Part live stand-up performance, part documentary, this film is one of comedian Richard Pryor's later stand-up performances. As foul-mouthed as ever, Pryor touches on most of the same topics as in his previous live shows.
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Stand-up comic Robin Williams performs his act in San Francisco's Great American Music Hall. Although he does do some of his more well known routines, much of the footage is devoted to ... See full summary »
In his New York City grammar school, George Carlin was known as a "disruptive influence in the classroom." With this concert, the ultimate class clown is back at school at UCLA, making ... See full summary »
Richard Pryor is playing three different roles here. The first being a poor orange picker named Leroy Jones who gets laid off when by mistake he joins the worker's union during one of their... See full summary »
Con man Kevin Lennihan framed in a jewel smuggling tries for an insanity plea and is sent to a hospital for review where he is confused for another doctor and takes over the hospital when a major storm hits.
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Noted as one of Pryor's most raw and iconic routines ever, this one features some of his most beloved and classic routines which include "Willie the Junkie", and Wino Preacher" among others... See more »
Always wanted to be something. I never wanted to be white. I'm glad I'm black cause I'd hate to be white. Cause you all got to go to the moon.
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Dedicated to those who conspire to make us LAUGH See more »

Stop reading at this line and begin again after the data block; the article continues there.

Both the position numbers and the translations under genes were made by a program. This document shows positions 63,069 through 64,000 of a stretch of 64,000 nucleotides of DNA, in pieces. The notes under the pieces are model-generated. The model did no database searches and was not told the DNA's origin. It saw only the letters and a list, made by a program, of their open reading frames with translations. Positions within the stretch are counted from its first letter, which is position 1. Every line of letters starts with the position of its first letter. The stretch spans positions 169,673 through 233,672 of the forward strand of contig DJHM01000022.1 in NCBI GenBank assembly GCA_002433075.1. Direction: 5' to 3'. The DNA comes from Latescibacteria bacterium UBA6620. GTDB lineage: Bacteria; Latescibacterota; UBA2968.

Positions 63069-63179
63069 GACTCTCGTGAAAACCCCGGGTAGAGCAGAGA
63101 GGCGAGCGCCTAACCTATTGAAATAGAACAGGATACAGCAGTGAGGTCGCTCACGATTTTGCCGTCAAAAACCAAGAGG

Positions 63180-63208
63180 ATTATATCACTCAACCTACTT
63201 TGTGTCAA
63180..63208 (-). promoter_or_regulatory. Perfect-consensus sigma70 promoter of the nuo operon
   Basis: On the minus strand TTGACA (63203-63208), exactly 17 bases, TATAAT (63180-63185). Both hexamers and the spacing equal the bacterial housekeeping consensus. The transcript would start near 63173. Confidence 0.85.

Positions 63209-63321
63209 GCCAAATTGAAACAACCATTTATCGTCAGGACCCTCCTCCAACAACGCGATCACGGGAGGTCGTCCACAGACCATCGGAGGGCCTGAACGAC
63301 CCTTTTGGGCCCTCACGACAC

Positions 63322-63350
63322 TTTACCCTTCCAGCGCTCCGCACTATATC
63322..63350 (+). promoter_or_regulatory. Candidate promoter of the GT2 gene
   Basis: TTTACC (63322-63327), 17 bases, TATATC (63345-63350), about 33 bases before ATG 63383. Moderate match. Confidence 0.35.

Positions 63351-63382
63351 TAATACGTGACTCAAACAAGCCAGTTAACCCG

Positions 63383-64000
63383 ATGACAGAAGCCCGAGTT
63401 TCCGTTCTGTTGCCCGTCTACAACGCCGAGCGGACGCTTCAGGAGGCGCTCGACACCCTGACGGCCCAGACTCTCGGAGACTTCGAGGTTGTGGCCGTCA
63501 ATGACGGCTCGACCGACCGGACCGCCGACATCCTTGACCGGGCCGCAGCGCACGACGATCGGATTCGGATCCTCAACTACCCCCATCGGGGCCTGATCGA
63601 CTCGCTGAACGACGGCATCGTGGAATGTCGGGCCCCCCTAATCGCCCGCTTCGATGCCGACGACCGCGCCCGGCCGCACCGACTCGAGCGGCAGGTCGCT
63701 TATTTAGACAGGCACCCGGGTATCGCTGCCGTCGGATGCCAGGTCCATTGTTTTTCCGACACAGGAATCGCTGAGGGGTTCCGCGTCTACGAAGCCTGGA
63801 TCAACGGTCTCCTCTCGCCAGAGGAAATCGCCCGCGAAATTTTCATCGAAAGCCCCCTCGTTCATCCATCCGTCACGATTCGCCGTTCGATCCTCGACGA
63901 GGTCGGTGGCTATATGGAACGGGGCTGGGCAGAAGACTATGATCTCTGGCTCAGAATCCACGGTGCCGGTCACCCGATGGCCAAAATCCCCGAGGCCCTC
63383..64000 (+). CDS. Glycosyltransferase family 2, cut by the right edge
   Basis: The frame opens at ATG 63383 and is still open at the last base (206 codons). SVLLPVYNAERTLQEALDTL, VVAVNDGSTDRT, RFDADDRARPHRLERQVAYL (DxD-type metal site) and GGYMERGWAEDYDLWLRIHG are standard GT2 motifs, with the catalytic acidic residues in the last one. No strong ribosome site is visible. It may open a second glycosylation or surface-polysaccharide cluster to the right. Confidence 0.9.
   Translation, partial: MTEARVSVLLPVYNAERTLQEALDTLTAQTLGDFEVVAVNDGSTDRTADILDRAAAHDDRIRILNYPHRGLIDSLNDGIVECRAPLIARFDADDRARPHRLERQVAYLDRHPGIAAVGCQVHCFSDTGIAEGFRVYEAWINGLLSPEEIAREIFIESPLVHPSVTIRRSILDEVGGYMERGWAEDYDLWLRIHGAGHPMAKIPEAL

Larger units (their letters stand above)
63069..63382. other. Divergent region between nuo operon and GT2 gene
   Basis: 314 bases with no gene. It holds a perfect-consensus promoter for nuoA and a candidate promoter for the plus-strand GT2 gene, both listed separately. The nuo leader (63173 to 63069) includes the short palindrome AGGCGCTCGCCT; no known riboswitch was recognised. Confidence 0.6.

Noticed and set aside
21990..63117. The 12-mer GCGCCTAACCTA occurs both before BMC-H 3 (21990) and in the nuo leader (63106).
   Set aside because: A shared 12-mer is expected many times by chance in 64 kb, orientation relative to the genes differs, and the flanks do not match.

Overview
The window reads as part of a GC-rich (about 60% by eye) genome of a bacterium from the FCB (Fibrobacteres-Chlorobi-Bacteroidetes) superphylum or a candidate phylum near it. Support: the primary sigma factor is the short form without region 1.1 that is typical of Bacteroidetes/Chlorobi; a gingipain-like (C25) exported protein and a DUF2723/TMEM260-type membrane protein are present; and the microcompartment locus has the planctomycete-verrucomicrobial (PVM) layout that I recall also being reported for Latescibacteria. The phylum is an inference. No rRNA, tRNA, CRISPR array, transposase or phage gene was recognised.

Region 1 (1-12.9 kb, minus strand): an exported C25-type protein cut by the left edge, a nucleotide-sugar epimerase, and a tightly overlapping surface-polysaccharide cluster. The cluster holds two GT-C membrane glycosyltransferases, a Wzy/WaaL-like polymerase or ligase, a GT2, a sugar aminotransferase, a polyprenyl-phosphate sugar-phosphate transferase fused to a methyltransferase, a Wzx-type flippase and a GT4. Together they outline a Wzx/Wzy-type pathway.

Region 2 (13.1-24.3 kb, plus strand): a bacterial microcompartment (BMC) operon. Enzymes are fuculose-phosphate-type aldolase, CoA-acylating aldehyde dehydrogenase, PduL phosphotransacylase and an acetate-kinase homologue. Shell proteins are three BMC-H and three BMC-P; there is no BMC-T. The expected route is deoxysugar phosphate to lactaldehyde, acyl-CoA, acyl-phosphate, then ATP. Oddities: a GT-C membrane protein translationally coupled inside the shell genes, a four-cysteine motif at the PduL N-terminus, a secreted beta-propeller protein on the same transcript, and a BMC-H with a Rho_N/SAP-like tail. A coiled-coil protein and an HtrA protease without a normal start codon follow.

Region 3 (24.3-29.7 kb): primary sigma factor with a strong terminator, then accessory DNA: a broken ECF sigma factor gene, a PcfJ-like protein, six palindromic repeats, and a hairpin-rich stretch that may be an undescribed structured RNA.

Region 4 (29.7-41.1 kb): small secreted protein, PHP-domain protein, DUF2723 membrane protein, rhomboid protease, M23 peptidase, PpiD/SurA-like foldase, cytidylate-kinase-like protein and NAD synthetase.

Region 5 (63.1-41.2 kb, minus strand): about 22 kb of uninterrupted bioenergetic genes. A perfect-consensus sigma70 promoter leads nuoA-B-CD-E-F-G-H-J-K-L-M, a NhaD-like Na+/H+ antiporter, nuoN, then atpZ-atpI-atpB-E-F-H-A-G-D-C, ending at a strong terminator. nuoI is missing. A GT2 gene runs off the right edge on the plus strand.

The weakest of the four, as we watch the birth of a comedy genius unfold. This is a more raw type of concert, as we're not in the usual, vast, lively and favorable surroundings. Instead we're in a dark smoking atmosphere, where the daily lunch and dinner specials read in the b.g, as for forty five minutes, it's the usual Pryor comedic routine, but to a litter duller and a bit halted extent. Richard, doing those voices, especially that familiar women's voice, that I love so much, while delivering those fictional stories, Pryor, a really good actor, don't forget, putting voices to em'. There were a few intermittent chuckles, as this was Pryor in his prime, before Hollywood came knocking, and he went onto much bigger success as a comic, so it's good to see him here in his early and humble beginnings. This is a more personal concert one, too, Pryor reflecting, home truth and life experiences, whether drugs, whatever. He also brings up the clap, and potters around with it, exorcising it in classic Pryor style, even taking it up a notch, by adding 'black' to it. He doesn't get the most receptive audience as to his later concerts, where of course, this was early days. Laughs are scattered, some of his material patchy, a lot of his jokes to me, kept falling on deaf or unamused ears. But still it's worth a watch, where we witness a comedy great, and the funniest black man in America. RIP, Richard.
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